A Problem With Edu-Twitter
I’ll begin with a confession: On the first day of school, I will hand out my “syllabus”, and discuss it with my students. It will be among the first things that I do with them this year, as it has been for the past 12 years. I will make sure there is enough time allotted to this introductory moment in my course so that all of the students in my classes have as good an understanding as possible of what my expectations are for them, the course, and all the rest of the things that a syllabus typically covers.
Perhaps the above paragraph confuses you. You may look it over and think that what I am describing is a typical “first-day” class experience, with nothing all that controversial included. In which case, your social media is somewhat different from mine. Because in my world (and particularly in that part of my 1500+ person twitter-stream that I have come to label “edu-twitter”), I am apparently describing an experience that is completely anathema to teaching “today’s students,” and toward fostering a “student-centered classroom.” If edu-twitter is to be believed, I should be doing something — anything — other than having a conversation about how a course, where my students are about to spend large tracts of the next 181 days, is going to work.
Twitter is an interesting thing for teachers. In many ways, it’s revolutionary, allowing for an exponential expansion of one’s professional network. I can easily remember how amazed I was to discover that such a thing could exist when I first really “got it” back in 2009. It’s pretty great, and it is without a peer. But as I’ve spent more time on the platform, I have increasingly come to realize that it has problems. In talking about problems here, I don’t mean the inevitable structural issues of talking about the complex work of being an educator in a 140-character medium. What I mean are problems with the philosophy of edu-twitter, issues of argumentation and logical coherence. And it’s these issues that I think are the most problematic for teachers on twitter (or at least for me).
There are several, but the one that’s most galling to me recently is the seeming lack of room for doubt. The recent theme in my edu twitter-stream about moving away from a traditional first-day classroom experience is only the most recent example I can point to. Clearly, there may be virtue in doing something “different” from the traditional structure on day one. But the key word in that sentence is may. Different teachers are going to do different things on the first day for their different groups of students. Different students are going to want/need different first day experiences. With that in mind, is it really so difficult to accept that a wide variety of approaches to setting up a class can be employed by a wide variety of teachers? In the same way that someone can think that something different from the expectation should be done on day one, can’t someone else think there is value in meeting that expectation? It shouldn’t be hard to hold both of these thoughts in a cautious teacher mind. And yet, edu-twitter suggests otherwise. If your edu-twitter stream looks like mine, it’s largely tweets decrying traditionalist approaches and making breathtakingly wide claims about what any one group of students will or will not be receiving in total from a teacher, based on the choices made for the day one experience. There is no room in this space for even a cursory nod of the head to other ways of being a teacher, much less any real willingness to engage with folks who feel differently.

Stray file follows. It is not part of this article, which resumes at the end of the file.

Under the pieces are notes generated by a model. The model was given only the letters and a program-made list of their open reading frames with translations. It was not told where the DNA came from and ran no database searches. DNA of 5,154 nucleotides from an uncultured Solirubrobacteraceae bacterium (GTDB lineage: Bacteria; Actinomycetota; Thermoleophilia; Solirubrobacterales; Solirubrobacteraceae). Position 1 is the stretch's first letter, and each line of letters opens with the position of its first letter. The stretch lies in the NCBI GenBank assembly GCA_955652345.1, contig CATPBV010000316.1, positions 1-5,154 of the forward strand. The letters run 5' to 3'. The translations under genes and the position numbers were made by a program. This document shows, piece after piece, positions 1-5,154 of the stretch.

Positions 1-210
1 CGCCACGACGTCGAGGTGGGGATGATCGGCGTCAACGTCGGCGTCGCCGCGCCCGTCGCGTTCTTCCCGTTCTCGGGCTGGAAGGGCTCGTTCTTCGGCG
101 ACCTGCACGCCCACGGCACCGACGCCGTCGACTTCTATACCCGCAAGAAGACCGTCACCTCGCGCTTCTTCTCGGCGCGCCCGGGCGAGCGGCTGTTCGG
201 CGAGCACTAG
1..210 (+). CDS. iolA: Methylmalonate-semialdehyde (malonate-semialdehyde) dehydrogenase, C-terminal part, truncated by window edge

This is not a problem localized to discussions of how we should or should not start our classes. I see the same themes of overly grand declamations, and little room for doubt around many of the conversations that happen on edu-twitter. I don’t see a lot of reasoned discourse, just a lot of insisting. More often than not, edu-twitter seems to be a place of binary alternatives. We are told that we must choose one path or another, but we can not live in the space between them (as if we all did not spend all of our teacher lives living within that space).
What makes this all the more frustrating is that the behavior of edu-twitter is not the fault of any one person, or even a handful. It’s an emergent property of the system. In the same way that the behavior of an ant swarm results from countless tiny actions of individual ants, so do the themes of edu-twitter develop from the countless conversations occurring on the platform. It’s the sum total of innumerable blog posts and retweeted teacher memes. In other words, it’s no one’s fault but our own. That being the case, perhaps the best thing we can all do is take a moment now and then to acknowledge that ours is not the only valid perspective on a particular practice in this complex field, and that all of us are trying to do the same thing, however different our approach.